RADICAL INCLUSION .CO.UK
please do not erase our lives, our love, and precious parts of who we are
RADICAL INCLUSION in the CHURCH of ENGLAND
Justin Welby, the Archbishop of Canterbury, has called for 'Radical Inclusion' in the Church, but oversaw a widely criticised 'Pastoral Statement' (pdf) in January 2020 which continued to tell gay and lesbian people that they should live in celibacy all their lives; defined committed and intimately loving relationships as theologically illegitimate; and instructed priests not to bless the civil partnerships of either gay or heterosexual couples. To many people, this was not at all congruent with the slogan of Radical Inclusion which he had claimed to champion.
The 'Pastoral Statement' went out in the name of the House of Bishops, but many of them had no idea it was being done, and found it a cold and damaging docunment, especially during a period in the Church's history when it had promised to listen and reflect on issues of human sexuality, in a process called 'Living in Love and Faith'. The January Statement seemed to pre-empt or destabilise that process, and in its strenuous assertion gave the impression that official policy was already entrenched.
It caused immediate dismay and deep distress, with a dozen serving bishops publicly signalling that they were deeply unhappy with what had happened, some calling it 'cold' and 'unpastoral'. Further to that, a deeply-critical Open Letter was addressed to the Archbishops, and over 1000 Church of England Clergy and over 3700 people (many in important roles in the Church) have signed it.
The reality of the Church of England is that there are diverse views on human sexuality and relationships, and the top-down attempts to impose uniformity is a misrepresentation of what the Church of England actually believes across its membership. If anything, most members are fine with gay and lesbian relationships, and believe that civil partnerships deserve recognition and blessing, because they represent love, commitment, and gift to their communities in lives lived decently and well.
The impact of Justin's 'Pastoral Message' is frankly deeply hurtful to people up and down the country, and impairs the Church's attempts to share faith with local communities, and especially those from the LGBT sector which this Statement theologically vilifies. Especially vulnerable to emotional conflict and even suicidal ideation are young LGBT people, who are told in effect that if they acknowledge and live out their sexuality they will be contravening what God allows. The tragic case of Lizzie Lowe, a talented and lovely Christian teenager, who could not resolve these forces and took her life, should have been a wake-up call to the whole Church. These are not minor issues. They are matters of deep conscience.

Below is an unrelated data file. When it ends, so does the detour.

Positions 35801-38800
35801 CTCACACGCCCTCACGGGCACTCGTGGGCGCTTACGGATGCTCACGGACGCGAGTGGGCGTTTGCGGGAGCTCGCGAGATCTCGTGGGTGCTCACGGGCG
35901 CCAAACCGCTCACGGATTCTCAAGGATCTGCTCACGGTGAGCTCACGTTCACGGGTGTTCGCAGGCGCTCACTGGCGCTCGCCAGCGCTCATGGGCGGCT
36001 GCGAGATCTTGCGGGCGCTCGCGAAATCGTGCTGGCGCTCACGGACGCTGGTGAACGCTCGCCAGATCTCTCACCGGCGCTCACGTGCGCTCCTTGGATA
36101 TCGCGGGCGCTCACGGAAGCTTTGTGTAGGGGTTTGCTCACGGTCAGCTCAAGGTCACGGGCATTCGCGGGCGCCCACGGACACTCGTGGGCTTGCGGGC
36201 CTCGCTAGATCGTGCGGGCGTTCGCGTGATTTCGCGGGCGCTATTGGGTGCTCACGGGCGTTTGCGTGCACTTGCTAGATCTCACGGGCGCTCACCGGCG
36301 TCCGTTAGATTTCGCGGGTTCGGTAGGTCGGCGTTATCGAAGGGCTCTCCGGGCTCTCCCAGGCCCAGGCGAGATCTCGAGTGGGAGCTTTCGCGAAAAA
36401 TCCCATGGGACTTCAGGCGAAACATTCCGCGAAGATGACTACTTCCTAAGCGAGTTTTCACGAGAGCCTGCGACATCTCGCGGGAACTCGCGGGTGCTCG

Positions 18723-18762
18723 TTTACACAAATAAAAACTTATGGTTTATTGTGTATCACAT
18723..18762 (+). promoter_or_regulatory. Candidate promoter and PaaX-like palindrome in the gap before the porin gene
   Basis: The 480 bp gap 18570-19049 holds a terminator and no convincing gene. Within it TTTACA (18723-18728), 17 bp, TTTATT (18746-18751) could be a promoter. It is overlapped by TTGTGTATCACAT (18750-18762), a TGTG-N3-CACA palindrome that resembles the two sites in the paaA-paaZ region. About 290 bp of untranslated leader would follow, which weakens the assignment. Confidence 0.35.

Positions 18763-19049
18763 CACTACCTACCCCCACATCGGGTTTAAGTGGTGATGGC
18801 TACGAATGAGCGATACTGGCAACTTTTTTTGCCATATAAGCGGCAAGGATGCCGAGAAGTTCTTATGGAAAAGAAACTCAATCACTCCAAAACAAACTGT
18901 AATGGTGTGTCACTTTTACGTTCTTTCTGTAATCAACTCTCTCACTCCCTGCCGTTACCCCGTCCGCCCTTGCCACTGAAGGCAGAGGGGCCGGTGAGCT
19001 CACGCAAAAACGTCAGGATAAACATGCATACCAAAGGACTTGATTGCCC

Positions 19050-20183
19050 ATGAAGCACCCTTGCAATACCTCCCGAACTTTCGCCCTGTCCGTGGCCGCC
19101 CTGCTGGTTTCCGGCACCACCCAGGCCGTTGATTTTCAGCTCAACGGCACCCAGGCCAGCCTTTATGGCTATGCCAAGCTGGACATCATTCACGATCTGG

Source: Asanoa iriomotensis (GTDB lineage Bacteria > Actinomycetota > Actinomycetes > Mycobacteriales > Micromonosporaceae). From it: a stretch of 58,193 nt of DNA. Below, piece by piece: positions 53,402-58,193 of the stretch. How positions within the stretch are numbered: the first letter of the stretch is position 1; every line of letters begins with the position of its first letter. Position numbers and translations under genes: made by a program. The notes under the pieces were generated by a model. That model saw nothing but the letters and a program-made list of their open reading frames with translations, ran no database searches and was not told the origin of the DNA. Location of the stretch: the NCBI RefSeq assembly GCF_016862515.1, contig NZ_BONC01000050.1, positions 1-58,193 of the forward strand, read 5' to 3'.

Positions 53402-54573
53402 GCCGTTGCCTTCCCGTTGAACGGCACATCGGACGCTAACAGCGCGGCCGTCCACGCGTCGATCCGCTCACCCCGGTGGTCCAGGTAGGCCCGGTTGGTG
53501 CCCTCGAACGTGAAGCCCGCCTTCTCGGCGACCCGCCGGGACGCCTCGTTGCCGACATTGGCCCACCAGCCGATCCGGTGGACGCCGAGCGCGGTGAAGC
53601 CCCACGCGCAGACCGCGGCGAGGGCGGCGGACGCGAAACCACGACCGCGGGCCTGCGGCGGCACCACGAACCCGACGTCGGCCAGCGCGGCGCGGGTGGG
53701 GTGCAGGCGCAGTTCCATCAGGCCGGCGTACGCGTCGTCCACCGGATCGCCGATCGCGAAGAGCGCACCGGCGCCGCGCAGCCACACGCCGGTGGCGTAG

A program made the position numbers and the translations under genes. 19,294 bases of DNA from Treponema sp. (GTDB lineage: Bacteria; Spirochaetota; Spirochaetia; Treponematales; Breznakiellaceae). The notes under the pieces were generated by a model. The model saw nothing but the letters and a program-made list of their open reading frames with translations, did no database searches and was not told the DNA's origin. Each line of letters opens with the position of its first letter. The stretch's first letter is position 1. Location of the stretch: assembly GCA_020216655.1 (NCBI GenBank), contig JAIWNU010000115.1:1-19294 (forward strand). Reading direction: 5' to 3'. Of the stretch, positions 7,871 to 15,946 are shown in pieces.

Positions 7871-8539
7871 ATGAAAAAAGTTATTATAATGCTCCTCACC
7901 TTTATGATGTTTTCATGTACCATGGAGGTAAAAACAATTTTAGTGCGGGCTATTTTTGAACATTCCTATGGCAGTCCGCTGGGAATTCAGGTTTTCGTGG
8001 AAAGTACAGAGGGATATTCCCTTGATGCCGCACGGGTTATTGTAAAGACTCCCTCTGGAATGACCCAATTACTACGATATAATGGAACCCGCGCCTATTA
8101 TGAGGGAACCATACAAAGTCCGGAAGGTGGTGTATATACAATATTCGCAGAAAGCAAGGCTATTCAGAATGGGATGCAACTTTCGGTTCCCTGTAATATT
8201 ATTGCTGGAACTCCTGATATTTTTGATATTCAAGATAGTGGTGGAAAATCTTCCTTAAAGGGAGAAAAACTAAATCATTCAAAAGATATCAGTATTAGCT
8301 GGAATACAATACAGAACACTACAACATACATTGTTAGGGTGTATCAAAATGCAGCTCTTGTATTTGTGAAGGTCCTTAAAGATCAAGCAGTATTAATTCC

Therefore, the idea that one group in the Church of England can impose its views on everyone else, and dominate conscience, simply doesn't work. Indeed, this crisis in the Church has been going on for 50 years, and it is not possible to 'square the circle' when quite simply there is no consensus. So damaging has this become, that the need for solution (not just 'being nice to gay people') is urgent. The Episcopal Church in Scotland has demonstrated one way of respecting diverse views and prioritising conscience.
If, as many fear, the 'Living in Love and Faith' initiative does not result in change of the status quo - that gay sex is wrong - then the only way forward for people who believe they owe it to their local communities to put conscience into action must surely be to allow at least those local churches, PCCs and priests - who believe radical inclusion means blessing and affirming gay and lesbian relationships, in public, in the presence of the community, and seeing them as gift - to exercise their God-given consciences and begin doing just that, ideally with the Church's official sanction, but if necessary without it.
On the next page, you can read about an action process being proposed, in the event that 'Living in Love and Faith' fails to change the 'status quo'. To be clear, 'just being nice and welcoming' is insufficient and does not seem 'nice', if you still vilify the essential sexuality of individuals and their most precious and devoted relationships. It disgusts many people, especially the young, and many gay and lesbian people decide they want nothing to do with a Church, however much the message is sugar-coated, that demeans who they are and their intimate love. The country is alienated from the Church of England on these issues, and it is the Church that is doing the alienating.
To date, process has actually acted as an instrument for controlling agenda top down, resulting in initiative after initiative, but no substantive change in allowed practice, with process 'kicking the can further down the road'. That has asserted the need for uniformity of practice, but failed to accommodate the conscientious beliefs of at least half the Church of England. It follows that since process is resulting in top-down control and domination of diverse consciences, process itself needs to be disrupted, from grassroots up, to create a new de facto situation and practice in the Church, that more honestly reflects where the Church actually is in belief. This is the way forward now being proposed by this website, which believes in true 'radical inclusion', reaching beyond slogan, to public affirmation, and public blessing of precious and valued relationships that matter so much in the life of our local church and communities:
website and author: Susannah Clark
thecommunity (at) gmail.com